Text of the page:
The World Health Organization (WHO) in a news release declares that people most at risk of HIV are not getting the health services that they need.
The organization warns that failure to provide adequate HIV services for key groups — men who have sex with men, people in prison, people who injects drugs, sex workers and transgender people – threatens global progress on the HIV response.
Although these are the people who are the most vulnerable; they are the ones least likely to have access to HIV prevention, testing, and treatment services. Moreover, in many countries they are left out of National HIV plans, and discriminatory laws and policies are major barriers to access, notes WHO.
The organization also released new guidelines that outline steps that countries could take to reduce new HIV infections and increase access to HIV testing, treatment, and care for the these five ‘key populations.’
However, it emphasizes that for these measures to be effective countries need to remove the legal and social barriers that prevent many people from accessing services.
The organization, also, for the first time, strongly recommends that men who have sex with men consider taking antiretroviral medicine as an additional method of preventing HIV infection (pre-exposure prophylaxis) along side the use of condoms. Rates of HIV infection among men who have sex with men remain high almost everywhere and new prevention options are urgently needed.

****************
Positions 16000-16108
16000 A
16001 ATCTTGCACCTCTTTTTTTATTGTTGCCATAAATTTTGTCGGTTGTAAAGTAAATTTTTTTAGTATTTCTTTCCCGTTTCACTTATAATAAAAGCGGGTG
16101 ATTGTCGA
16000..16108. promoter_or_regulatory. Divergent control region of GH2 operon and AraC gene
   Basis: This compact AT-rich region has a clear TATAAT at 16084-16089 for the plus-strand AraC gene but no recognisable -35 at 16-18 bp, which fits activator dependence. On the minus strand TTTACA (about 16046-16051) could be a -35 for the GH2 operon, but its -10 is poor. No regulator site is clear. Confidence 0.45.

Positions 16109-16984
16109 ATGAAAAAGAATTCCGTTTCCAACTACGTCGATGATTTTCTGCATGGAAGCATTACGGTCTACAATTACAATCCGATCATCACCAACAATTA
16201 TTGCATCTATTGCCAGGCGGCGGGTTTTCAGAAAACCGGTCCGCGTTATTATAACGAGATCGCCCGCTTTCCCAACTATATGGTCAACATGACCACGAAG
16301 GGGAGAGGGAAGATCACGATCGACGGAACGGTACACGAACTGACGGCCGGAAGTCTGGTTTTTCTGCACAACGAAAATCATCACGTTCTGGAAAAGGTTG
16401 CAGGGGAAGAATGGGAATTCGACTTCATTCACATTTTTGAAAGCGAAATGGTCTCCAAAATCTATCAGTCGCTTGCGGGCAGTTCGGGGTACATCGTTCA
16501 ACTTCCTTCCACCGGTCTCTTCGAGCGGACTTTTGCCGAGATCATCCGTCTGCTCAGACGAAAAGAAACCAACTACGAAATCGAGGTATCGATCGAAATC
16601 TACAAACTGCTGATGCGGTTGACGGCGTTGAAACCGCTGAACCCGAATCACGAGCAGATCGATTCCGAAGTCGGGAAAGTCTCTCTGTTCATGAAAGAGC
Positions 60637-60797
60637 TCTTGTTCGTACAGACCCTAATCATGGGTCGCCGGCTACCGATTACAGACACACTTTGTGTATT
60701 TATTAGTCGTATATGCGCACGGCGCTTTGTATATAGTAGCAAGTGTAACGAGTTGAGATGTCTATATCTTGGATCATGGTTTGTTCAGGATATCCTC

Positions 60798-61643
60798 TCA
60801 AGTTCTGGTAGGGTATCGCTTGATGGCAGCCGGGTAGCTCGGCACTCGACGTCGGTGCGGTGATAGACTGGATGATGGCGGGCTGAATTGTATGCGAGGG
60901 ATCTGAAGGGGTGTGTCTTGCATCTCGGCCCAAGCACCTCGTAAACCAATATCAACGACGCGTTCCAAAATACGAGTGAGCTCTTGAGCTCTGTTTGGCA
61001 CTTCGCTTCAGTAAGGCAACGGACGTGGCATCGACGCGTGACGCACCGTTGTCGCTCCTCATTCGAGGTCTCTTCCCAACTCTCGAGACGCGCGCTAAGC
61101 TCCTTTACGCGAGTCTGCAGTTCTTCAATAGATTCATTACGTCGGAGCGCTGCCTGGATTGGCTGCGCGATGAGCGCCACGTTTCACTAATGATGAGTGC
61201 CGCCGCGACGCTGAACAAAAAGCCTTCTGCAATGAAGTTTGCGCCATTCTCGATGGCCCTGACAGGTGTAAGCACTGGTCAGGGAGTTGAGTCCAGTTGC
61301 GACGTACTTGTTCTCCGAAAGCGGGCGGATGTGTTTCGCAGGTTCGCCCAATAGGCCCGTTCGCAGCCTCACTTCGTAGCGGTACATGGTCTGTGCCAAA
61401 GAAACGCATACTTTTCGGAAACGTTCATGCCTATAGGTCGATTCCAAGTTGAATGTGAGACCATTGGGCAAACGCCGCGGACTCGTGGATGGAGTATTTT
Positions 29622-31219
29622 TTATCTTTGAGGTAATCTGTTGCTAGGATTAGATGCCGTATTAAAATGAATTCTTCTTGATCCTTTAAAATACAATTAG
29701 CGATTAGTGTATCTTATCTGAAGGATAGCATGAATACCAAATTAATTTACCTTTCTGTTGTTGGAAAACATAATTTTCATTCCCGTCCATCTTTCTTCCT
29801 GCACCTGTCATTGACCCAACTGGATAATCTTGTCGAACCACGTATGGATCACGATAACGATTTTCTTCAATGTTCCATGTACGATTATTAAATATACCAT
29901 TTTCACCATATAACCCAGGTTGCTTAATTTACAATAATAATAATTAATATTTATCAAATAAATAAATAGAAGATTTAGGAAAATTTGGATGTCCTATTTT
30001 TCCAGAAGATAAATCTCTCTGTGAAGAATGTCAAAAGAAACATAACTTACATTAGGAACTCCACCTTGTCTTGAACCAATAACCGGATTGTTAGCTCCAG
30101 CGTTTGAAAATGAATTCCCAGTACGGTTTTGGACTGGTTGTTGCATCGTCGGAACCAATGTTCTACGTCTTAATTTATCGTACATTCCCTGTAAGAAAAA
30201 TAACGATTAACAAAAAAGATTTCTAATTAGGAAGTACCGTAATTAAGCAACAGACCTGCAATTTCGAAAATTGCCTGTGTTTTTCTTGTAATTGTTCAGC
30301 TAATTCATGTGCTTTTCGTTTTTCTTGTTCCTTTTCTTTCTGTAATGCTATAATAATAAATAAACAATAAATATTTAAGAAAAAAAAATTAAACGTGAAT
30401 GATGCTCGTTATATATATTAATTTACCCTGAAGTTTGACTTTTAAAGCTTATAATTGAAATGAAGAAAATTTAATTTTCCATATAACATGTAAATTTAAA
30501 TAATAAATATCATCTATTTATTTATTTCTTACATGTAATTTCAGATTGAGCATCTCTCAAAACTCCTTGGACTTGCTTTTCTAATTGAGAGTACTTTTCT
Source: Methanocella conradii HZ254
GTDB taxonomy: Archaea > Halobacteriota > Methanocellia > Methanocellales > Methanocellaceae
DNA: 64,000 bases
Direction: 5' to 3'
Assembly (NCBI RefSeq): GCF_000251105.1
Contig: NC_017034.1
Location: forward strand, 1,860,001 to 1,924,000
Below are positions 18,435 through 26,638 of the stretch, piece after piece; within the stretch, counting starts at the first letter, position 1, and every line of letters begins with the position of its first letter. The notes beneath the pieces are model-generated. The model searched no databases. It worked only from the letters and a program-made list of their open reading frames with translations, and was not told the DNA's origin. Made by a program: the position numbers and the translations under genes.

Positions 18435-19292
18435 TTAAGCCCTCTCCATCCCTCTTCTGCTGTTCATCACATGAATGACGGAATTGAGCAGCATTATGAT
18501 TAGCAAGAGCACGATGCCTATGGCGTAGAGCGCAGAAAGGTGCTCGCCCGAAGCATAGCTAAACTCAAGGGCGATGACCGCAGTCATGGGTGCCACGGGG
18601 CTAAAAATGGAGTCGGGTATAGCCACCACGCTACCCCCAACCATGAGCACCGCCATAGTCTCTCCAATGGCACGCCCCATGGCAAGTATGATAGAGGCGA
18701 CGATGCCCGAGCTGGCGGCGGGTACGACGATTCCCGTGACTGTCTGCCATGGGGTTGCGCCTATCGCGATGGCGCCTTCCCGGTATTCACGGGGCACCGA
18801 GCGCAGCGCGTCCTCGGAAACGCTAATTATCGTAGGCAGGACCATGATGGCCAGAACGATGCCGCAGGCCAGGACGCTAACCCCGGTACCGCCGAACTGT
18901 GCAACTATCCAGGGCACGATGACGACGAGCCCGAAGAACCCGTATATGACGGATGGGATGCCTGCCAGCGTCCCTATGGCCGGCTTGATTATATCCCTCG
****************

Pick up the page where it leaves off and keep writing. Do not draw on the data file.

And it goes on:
WHO, in addition, notes that Modeling estimates that globally 20-25% reductions in HIV incidence among men who have sex with men could be achieved through pre-exposure prophylaxis, averting up to 1 million new infections among this group over 10 years.
Furthermore, studies indicate that women sex workers are 14 times more likely to have HIV than other women, men who have sex with men are 19 times more likely to have HIV than the general population, and transgender women are almost 50 times more likely to have HIV than other adults. For people who inject drugs, studies show the risks of HIV infection can be also 50 times higher than the general population.
“None of these people live in isolation,” says Dr Gottfried Hirnschall, Director of the HIV Department at WHO. “Sex workers and their clients have husbands, wives, and partners. Some inject drugs. Many have children. Failure to provide services to the people who are at greatest risk of HIV jeopardizes further progress against the global epidemic and threatens the health and wellbeing of individuals, their families and the broader community.”